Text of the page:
S&P said the partial default will occur once European officials push through a plan that will see bondholders foot part of the bill for a second Greek bailout agreed to last week in Brussels. The rating company also lowered its ranking for Greece to CC, two steps above default, from CCC and said the outlook on the debt is negative, according to a statement published in London yesterday.
“The proposed restructuring of Greek government debt would amount to a selective default under our rating methodology,” S&P said. “We view the proposed restructuring as a ‘distressed exchange’ because, based on public statements by European policy makers, it is likely to result in losses for commercial creditors.”
EU leaders agreed last week that bondholders will contribute 50 billion euros ($72 billion) to a new rescue package, with euro-region governments and the International Monetary Fund putting up a further 109 billion euros. The July 21 accord strengthened the region’s bailout mechanism to offer protection to other euro-region nations such as Ireland and Spain to avert contagion.
“The risk of default at those levels is pretty inevitable,” said Vincent Truglia, managing director at New York-based Granite Springs Asset Management LLP and a former head of the sovereign risk unit at Moody’s Investors Service. “You’re going to get, at the minimum, a distressed exchange. Greece will become a serial defaulter because the amount of debt reduction that’s proposed is not really adequate.”
The euro fell 1 percent to $1.4369 late yesterday in New York, after the S&P announcement.
Greece hired BNP Paribas SA, Deutsche Bank AG and HSBC Holdings Plc to act as joint dealer-managers of its voluntary bond exchange and debt-buyback plan, the Athens-based Finance Ministry said in a statement. The lenders will provide a committed financing facility to Greece, the ministry said.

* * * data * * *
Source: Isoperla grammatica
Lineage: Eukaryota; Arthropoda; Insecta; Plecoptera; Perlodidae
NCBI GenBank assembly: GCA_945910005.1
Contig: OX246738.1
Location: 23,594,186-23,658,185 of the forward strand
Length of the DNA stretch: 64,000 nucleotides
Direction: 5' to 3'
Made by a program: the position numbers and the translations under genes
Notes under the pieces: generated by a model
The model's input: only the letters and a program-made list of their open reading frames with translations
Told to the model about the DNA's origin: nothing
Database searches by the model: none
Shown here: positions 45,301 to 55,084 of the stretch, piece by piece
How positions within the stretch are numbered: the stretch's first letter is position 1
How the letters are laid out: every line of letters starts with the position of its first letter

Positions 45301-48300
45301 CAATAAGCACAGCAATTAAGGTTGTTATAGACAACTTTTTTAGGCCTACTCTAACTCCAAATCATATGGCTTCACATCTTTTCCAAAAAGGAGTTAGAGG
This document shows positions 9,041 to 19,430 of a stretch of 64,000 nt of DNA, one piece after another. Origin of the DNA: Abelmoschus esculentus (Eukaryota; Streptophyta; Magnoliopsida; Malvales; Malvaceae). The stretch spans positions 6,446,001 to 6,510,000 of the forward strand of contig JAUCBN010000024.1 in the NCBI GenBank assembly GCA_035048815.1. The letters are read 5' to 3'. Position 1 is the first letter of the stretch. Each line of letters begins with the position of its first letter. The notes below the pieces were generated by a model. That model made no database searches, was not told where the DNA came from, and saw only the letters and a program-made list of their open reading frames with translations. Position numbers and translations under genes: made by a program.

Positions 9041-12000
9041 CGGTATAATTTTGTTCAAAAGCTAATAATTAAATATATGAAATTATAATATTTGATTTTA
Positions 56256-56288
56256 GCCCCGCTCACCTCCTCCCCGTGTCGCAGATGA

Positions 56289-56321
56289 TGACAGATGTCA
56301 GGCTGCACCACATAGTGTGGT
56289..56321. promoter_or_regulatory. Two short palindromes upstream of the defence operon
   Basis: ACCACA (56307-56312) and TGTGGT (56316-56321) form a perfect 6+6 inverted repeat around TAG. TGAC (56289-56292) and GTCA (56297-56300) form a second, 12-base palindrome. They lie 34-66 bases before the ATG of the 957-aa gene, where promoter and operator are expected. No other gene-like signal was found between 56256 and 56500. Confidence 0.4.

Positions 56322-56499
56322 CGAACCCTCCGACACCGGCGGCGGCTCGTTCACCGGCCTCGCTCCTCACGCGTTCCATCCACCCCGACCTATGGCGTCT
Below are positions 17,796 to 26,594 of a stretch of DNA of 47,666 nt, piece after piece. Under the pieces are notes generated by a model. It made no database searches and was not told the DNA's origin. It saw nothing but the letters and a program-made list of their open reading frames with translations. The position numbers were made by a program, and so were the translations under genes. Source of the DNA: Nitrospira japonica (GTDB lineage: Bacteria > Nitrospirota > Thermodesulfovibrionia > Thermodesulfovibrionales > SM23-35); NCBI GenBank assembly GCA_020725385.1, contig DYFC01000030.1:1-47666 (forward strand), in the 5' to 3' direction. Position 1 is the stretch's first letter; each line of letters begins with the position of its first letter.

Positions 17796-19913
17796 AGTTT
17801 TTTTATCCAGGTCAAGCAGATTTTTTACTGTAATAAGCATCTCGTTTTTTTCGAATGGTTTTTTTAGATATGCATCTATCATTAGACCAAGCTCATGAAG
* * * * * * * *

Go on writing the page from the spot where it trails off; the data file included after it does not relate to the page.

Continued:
S&P’s move followed Moody’s Investors Service, which on July 25 cut Greece’s long-term credit rating by three steps to Ca, its second-lowest rating. Fitch Ratings cut Greece by three levels to CCC on July 13.
The cost of insuring against a default by Greece was at 1,695 basis points yesterday, implying a 76 percent chance the government will fail to pay its debts within five years. The price of the contracts soared to a record 2,568 basis points on July 18, when the probability of default approached 90 percent, according to CMA.
Not a ‘Big Shock’
“There hasn’t been a big shock to the market as it’s mostly water under the bridge,” said David Keeble, head of fixed income strategy at Credit Agricole Corporate & Investment Bank in New York. “I think the market is prepared for the next step, which is selective default and which should happen in a month or so.”
S&P said its recovery rating of ‘4’ for Greece remained unchanged, signaling an estimated 30 percent to 50 percent recovery of principal by bondholders, including on bonds subject to a 20 percent reduction in net present value as estimated under the Institute for International Finance’s proposal.
Under the EU’s second rescue program for Greece in 15 months, banks will voluntarily write down the value of their bonds by 21 percent as part of the exchanges, the IIF, which represents banks and insurers, said July 22. The plan will lengthen the average maturity of privately held Greek debt to 11 years from six years.
S&P, in a separate report, said some provisions of the EU’s rescue plan would help protect Ireland and Portugal.
“We think these maturity extensions and interest-rate reductions should be beneficial for the debt sustainability of both Ireland and Portugal,” S&P said.
S&P assigns a selective default when it decides a borrower has defaulted on a specific class of obligations yet will likely meet other payment obligations in a timely manner.
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